If there were an overall promise which one might extract from the words spoken that day, it was that under this president, the US would identify its long-term interests in a manner consistent with justice, with international law, and with a decent regard for the legitimate rights of Muslims.  And the one specific issue to which President Obama tied this principled approach was continued Israeli colonisation of the Palestinian West Bank.  Denouncing Israeli settlements as both illegal and illegitimate - and as an impediment to the just peace he sought for both Israelis and Palestinians - the American president firmly insisted that their construction should cease.

    What, one might ask, was he thinking?   His demand was in every sense correct.  But was he completely unmindful of how difficult it would be to enforce such a demand?  And once having made it, did he not anticipate the consequences of his failure to follow through? Or did he somehow believe, as rhetoricians are wont to do, that the very nobility and high-minded sincerity of his words gave them an independent stature, quite apart from any practical ability to actually implement them?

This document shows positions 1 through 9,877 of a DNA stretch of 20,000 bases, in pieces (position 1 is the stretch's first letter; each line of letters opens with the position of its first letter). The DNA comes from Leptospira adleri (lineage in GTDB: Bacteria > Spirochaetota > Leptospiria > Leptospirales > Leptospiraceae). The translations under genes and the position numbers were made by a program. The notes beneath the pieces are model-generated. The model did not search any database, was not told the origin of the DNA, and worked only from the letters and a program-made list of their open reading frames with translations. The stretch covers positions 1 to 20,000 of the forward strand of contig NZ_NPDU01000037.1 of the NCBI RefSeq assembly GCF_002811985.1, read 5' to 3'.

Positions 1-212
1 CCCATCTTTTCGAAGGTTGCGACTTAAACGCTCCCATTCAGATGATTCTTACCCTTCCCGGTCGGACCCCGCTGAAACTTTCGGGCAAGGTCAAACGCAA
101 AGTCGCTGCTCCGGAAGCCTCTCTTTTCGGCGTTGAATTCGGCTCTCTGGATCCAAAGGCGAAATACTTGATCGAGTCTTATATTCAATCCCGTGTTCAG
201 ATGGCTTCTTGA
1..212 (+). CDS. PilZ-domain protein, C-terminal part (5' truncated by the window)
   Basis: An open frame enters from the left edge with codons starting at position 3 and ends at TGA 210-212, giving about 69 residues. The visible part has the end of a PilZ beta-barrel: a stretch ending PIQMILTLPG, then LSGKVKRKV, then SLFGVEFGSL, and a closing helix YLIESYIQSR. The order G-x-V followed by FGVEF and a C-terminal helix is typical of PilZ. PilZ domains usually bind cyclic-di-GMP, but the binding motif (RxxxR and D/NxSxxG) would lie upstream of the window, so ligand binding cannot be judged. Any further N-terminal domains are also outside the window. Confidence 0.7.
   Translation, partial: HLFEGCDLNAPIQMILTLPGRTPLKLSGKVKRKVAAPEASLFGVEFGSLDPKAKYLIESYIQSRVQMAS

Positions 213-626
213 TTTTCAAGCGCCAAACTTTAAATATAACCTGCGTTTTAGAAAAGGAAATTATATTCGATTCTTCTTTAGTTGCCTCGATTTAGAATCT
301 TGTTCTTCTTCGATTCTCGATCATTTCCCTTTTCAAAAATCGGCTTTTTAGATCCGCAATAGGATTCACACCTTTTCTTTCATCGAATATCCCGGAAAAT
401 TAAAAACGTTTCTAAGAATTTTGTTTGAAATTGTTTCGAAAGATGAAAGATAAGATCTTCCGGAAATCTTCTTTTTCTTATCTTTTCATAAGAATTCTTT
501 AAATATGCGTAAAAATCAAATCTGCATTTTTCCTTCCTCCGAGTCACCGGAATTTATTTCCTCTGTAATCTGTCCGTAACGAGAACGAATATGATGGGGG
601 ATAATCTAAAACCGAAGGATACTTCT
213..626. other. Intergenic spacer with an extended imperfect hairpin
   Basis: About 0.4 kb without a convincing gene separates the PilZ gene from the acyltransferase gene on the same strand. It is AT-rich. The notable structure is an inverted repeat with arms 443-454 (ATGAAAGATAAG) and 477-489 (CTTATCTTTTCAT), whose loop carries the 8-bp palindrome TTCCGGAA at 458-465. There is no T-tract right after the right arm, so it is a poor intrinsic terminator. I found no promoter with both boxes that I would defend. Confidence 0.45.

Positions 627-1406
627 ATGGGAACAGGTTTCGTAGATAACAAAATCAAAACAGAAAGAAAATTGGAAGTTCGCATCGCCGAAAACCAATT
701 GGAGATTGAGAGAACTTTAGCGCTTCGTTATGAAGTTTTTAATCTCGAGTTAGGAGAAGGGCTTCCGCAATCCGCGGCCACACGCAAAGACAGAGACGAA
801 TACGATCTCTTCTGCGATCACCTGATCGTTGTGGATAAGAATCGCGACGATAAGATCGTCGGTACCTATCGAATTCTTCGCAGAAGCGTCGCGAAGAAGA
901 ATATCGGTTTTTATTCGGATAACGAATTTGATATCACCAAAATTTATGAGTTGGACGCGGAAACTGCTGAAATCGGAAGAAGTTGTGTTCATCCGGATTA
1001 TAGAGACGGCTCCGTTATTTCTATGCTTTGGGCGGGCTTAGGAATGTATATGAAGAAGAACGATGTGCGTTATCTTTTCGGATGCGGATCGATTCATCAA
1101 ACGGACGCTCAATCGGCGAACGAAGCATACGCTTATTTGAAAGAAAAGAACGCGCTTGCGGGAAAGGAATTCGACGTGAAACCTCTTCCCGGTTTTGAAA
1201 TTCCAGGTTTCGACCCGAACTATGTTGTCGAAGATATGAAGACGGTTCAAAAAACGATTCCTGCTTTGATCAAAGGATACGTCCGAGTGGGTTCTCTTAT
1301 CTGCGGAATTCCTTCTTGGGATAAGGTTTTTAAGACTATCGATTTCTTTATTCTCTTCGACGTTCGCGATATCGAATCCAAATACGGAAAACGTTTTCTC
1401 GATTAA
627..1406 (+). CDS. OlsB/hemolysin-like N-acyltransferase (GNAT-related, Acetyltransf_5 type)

Whatever the case, the delicate filigree of President Obama’s rhetoric and his subsequent efforts to implement a settlement freeze and to promote genuine peace negotiations quickly ran into the buzz-saw of American domestic politics.  While Obama tried to exert pressure on Israeli Prime Minister Netanyahu, AIPAC, the pro-Israel US lobbying group, was garnering the signatures of an overwhelming majority in both houses of Congress for an “open letter” - advocating that the administration cease and desist from overt criticism of Israel. 

    In an increasingly personal dispute between Obama and Netanyahu, it eventually became apparent which of the two had the real strength on Capitol Hill, and which did not.

    At the same time, a seemingly sensible White House effort to free regional democratisation efforts from the doctrinal inflexibility of the Bush administration’s “freedom agenda”, by which the US would stress the “differing paths” to be followed by different countries at different stages of social and political development, instead became the basis of a cynical excuse to largely ignore human rights and democracy, in favour of seemingly more practical aspects of the American national-security agenda in the Middle East.